A New, Troubling Chapter to 'Regina'


Marc Blitzstein's opera "Regina" has a tangled and unhappy history. Unfortunately, the much-ballyhooed "American premiere of the original stage version," which Opera Pacific unveiled Saturday at the Orange County Performing Arts Center in Costa Mesa, added only another troubling chapter to the unfortunate story.

Conductor John Mauceri, who served as the sympathetic advocate, and Tommy Krasker, one of his former students at Yale, exhumed all the material that had been cut as the work made its way to Broadway in 1949 and the opera stage in 1953. The cuts included a prologue and a second-act party scene which Lillian Hellman--on whose play "The Little Foxes" Blitzstein based his work--had objected to, perhaps because they were not in the original.

Hellman was right. While her play is dangerously simplistic and sentimental in its portrayal of good and evil, Blitzstein's additions push the material even more so. Today, moreover, there is also something both naive and disconcerting about both of them idealizing that old plantation life before those nasty capitalists took over.

Basically writing a "Broadway opera," Blitzstein used a mix of musical styles, including New Orleans jazz, spirituals, Tin Pan Alley, social dances and more highbrow versions of classical recitative and aria.

He placed "numbers" at strategic points at the end of acts, but unhappily he lacked the talent to create any memorable tunes. Ironically, what most lingers in the mind is the introduction to Act I, which Leonard Bernstein must have recalled when he wrote "Maria" in "West Side Story."

Much of Hellman's dialogue was retained, and the shifts from speaking to singing, often mid-sentence, occur seamlessly. It is not uncommon even for one person to sing and another to answer in speech. Rarely, however, does the music improve the original dialogue.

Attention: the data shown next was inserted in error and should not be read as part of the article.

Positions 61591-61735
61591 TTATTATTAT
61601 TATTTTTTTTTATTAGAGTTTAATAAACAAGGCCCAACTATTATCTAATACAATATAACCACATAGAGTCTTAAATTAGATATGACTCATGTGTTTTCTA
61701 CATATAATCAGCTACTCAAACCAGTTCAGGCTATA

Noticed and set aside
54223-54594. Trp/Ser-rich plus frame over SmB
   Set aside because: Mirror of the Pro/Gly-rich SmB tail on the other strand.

In the title role, Carol Neblett played down the viciousness of the character and played up the vulnerability, but the portrayal didn't ring quite consistent or true. Admittedly, Blitzstein has not made it easy with his ambiguous demands.

Neblett sang, unfortunately, with a big, hollow soprano that rendered her diction frequently unclear. At those times, one was grateful for the supertitles projected above the stage.

The male contingent of the Hubbard clan included John Stephens as an imperious, light-voiced Ben; James Maddalena as a nervous but lyrical Oscar and Scott Piper Gomez as a bright-voiced and callow Leo.

Sheri Greenawald enacted a particularly touching portrayal of Birdie, Oscar's alcoholic wife, and sang with a worn graciousness that suited the character.

William Marshall sang Horace with a tremulous rolling line.

Karla Burns brought dignity and rich vocal warmth to the role of the maid Addie. Renee Sousa sang Zan with a thin but promising soprano.

Kirk Walker was supportive as Cal. Damon Evans was free and loose in the role of Jazz.

The attractive living room set and period costumes were from the Scottish Opera. Arthur Masella provided relatively straightforward direction, marred by some comic exaggerations for Regina and Addie at the start of the second act and odd tableaux vivants later.

* Opera Pacific's performances of Marc Blitzstein's "Regina" will continue on Saturday, March 27 and 29 at 8 p.m. and on March 31 at 2 p.m. at the Orange County Performing Arts Center, 600 Town Center Drive, Costa Mesa. Casting will remain the same. John Mauceri will conduct. $18 to $85. (800) 346-7372.

For the Record Los Angeles Times Tuesday March 19, 1996 Home Edition Calendar Part F Page 2 Entertainment Desk 2 inches; 51 words Type of Material: Correction "Regina" cast--In Opera Pacific's presentation of Marc Blitzstein's "Regina" at the Orange County Performing Arts Center, John Stephens sang the role of Horace Giddens and Brian Steele sang Ben Hubbard. These singers were misidentified in a review that ran in Monday's Calendar, as was the source of the sets and costumes. They are from the New York City Opera.
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